INDIANAPOLIS — Chiefs head coach Andy Reid wasted no time after he stepped to the podium at the NFL Combine on Tuesday, immediately addressing rumors of disfunction amongst himself, offensive coordinator Eric Bieniemy and quarterback Patrick Mahomes, saying “that’s kind of gotten fabricated.”
“We were on vacation and over the two weeks I came back and all of a sudden it was that I didn’t like Eric and Eric didn’t like me and Pat Mahomes and everybody else, and that’s not the case,” Reid said. “We all get along good and I’m glad he’s back with us and rolling. I thought he’d potentially get a head coaching job, which I would have been happy with too, but that’s not how it worked out.
“Anyway I just wanted to put that to rest,” Reid finished.
Bieniemy recently agreed on a one-year deal to return as the team’s offensive coordinator in 2022. Much was made of the routine postseason meeting between Reid and Bieniemy to determine their future together, but Reid said nothing was unusual about the meeting or the ongoing relationship between the Chiefs and their offensive coordinator.
“Everything’s set up for Eric to go be a head coach, and that part hasn’t changed,” Reid said. “We’re all pulling for him and he’s working his tail off, which I think is important. But nothing has changed with any of that. I know everything that was written. I didn’t know where all that came from but nothing, I mean, nothing, nothing has changed.”
Yet during a season when nine NFL franchises hired new head coaches, Bieniemy remained outside the club. Reid expressed surprise once again that Bieniemy didn’t receive an offer, and he remains perplexed what else he and the Chiefs can do to boost Bieniemy’s prospects.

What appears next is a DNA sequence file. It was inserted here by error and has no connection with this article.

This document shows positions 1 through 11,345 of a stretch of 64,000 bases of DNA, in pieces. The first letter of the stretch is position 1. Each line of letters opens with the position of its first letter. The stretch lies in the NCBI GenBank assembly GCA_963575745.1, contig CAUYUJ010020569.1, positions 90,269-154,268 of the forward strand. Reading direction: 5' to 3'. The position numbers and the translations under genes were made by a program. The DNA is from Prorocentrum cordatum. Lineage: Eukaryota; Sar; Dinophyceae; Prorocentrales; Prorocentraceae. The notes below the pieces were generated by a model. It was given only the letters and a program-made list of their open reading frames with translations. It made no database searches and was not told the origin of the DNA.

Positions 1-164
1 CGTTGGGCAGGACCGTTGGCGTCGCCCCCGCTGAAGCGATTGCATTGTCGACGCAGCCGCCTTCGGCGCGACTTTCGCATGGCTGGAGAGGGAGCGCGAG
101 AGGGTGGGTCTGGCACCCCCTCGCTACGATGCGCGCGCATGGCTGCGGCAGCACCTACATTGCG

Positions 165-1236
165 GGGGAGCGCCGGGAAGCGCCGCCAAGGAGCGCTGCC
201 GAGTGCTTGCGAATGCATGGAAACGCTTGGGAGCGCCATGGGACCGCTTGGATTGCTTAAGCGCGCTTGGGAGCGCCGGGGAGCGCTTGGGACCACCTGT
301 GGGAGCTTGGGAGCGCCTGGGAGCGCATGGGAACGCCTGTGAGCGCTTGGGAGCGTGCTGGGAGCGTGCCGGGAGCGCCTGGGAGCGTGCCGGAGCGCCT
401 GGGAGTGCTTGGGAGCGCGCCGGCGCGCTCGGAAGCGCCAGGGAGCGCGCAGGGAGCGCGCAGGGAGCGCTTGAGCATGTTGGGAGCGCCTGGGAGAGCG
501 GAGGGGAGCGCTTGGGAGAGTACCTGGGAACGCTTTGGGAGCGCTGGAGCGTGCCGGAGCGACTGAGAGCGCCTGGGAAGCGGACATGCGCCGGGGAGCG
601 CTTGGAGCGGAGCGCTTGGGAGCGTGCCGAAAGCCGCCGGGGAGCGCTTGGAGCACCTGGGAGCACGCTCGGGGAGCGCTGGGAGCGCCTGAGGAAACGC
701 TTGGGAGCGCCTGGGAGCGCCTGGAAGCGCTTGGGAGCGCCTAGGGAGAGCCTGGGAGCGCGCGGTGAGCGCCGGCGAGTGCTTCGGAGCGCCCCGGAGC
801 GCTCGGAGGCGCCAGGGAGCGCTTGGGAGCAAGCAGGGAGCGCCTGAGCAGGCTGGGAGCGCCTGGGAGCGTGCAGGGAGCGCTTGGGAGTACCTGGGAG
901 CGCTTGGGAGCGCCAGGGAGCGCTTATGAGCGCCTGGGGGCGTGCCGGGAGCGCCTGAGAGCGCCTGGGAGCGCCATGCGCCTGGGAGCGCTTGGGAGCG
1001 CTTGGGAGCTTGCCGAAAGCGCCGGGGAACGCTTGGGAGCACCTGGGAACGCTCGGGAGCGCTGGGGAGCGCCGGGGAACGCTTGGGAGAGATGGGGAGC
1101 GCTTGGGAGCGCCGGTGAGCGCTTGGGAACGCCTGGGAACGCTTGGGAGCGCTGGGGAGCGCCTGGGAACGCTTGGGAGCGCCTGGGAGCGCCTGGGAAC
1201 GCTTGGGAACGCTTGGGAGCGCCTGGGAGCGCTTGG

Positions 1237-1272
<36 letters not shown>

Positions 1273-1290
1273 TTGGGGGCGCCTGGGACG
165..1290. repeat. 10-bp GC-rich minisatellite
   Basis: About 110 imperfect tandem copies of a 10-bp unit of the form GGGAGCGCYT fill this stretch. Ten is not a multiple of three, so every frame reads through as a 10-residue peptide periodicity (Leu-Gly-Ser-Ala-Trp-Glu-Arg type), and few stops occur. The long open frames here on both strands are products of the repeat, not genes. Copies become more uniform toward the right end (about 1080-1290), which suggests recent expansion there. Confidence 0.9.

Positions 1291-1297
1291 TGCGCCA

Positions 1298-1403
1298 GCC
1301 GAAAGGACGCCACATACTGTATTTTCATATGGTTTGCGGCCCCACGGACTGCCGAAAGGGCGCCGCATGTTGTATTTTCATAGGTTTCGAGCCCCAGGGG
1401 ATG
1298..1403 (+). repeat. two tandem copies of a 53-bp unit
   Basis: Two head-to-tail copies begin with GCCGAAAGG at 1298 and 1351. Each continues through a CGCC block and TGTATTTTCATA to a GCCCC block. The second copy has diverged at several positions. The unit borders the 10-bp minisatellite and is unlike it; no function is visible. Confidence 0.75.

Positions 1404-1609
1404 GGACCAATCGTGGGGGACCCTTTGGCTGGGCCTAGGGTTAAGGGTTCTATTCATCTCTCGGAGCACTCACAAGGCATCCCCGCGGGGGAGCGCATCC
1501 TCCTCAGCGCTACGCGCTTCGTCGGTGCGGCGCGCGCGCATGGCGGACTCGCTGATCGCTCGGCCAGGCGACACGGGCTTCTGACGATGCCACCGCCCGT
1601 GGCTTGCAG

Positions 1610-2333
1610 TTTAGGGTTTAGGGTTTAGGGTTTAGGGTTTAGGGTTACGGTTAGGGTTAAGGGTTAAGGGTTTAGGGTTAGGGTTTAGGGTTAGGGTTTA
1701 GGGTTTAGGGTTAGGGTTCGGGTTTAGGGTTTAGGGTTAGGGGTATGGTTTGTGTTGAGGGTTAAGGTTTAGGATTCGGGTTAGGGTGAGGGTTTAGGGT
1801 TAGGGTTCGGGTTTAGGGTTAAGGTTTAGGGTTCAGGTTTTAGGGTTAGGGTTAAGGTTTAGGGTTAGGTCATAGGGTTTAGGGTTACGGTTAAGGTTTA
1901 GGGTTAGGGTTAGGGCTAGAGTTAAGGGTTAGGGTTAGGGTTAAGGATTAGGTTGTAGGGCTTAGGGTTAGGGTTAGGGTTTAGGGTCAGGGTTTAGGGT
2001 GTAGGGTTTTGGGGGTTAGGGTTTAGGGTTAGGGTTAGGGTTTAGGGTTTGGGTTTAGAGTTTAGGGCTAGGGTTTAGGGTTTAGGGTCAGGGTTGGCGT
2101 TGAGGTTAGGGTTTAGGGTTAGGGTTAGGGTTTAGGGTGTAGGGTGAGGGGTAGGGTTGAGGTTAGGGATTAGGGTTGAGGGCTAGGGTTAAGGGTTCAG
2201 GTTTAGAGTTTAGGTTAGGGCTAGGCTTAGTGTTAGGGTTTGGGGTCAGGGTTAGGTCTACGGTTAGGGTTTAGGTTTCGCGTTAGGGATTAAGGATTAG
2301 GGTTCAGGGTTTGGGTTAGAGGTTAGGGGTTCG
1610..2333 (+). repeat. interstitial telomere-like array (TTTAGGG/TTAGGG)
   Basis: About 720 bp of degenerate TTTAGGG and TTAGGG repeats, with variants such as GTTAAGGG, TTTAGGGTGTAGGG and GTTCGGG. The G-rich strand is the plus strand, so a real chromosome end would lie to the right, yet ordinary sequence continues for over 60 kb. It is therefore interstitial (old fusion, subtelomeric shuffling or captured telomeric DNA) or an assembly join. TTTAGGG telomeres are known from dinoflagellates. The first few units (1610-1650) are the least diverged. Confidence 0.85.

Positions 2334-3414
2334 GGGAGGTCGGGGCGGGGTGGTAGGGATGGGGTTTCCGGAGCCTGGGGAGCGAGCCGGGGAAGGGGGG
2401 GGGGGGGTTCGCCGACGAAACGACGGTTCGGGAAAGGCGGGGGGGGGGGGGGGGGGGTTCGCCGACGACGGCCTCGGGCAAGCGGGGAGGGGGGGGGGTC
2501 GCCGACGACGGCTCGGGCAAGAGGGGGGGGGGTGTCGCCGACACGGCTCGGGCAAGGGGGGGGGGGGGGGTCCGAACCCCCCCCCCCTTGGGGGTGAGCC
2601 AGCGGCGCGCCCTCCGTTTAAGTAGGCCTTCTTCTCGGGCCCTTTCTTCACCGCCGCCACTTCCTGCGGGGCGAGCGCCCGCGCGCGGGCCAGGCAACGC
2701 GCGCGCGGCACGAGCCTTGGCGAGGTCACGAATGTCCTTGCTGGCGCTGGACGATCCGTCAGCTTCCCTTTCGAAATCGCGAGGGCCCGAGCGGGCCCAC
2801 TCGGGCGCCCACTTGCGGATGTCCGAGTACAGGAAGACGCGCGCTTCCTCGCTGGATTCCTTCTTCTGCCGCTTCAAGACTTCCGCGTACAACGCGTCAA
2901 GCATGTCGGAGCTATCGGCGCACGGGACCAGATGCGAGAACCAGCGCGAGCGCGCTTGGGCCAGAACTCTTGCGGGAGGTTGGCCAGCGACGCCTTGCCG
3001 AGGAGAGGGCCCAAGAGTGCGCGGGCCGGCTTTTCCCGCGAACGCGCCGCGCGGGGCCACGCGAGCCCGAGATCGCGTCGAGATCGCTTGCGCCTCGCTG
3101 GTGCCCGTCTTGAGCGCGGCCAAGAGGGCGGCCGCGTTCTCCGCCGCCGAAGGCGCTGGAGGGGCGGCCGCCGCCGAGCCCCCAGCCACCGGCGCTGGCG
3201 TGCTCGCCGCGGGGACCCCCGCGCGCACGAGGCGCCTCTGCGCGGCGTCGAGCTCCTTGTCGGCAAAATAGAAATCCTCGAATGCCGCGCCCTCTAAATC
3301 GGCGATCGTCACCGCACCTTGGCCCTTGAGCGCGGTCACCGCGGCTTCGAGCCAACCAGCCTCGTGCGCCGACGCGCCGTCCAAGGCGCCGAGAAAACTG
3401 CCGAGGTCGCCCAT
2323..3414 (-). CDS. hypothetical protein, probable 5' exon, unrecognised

“I don’t know that, past what we’ve done, I don’t know what,” Reid said. “I don’t think there is. I mean he helps out with everything. He’s done everything. It’s not like he hasn’t had a chance to be right in the mix on everything.”
Reid also again rejected the premise that Bieniemy somehow lacks sufficient ownership of Chiefs’ offensive success. Reid has pointedly remarked the past two seasons that Bieniemy has called plays during games. That also didn’t stop Doug Pederson and Matt Nagy, Bieniemy’s predecessors as offensive coordinator for Reid in Kansas City, from receiving NFL head coaching offers.
Reid also recalled that when the Philadelphia Eagles hired him as their head coach in 1999, he was the quarterbacks coach for the Green Bay Packers under head coach Mike Holmgren and offensive coordinator Sherman Lewis. Lewis, perhaps notably, was also a minority like Bieniemy.
“I always go back to myself, I was the third guy in Green Bay, they gave me an opportunity to go,” Reid said. “So I don’t know exactly why it’s taking place, I don’t know that. Nobody’s told me this is the reason but I’m with him every day. I’m with him every day, so I have a pretty good idea.
Despite the frustration and confusion surrounding this year’s coaching carousel, Reid said the ultimate goal remains to help Bieniemy achieve his mission toward becoming an NFL head coach.
“I want him to be a head coach, that’s what I want, and I want him to be able to run his own show,” Reid said. “That I think is important. Hoping that takes place, and what’s funny is that our whole building feels that way, so it’s not just me trying to promote somebody. It’s everybody in the building.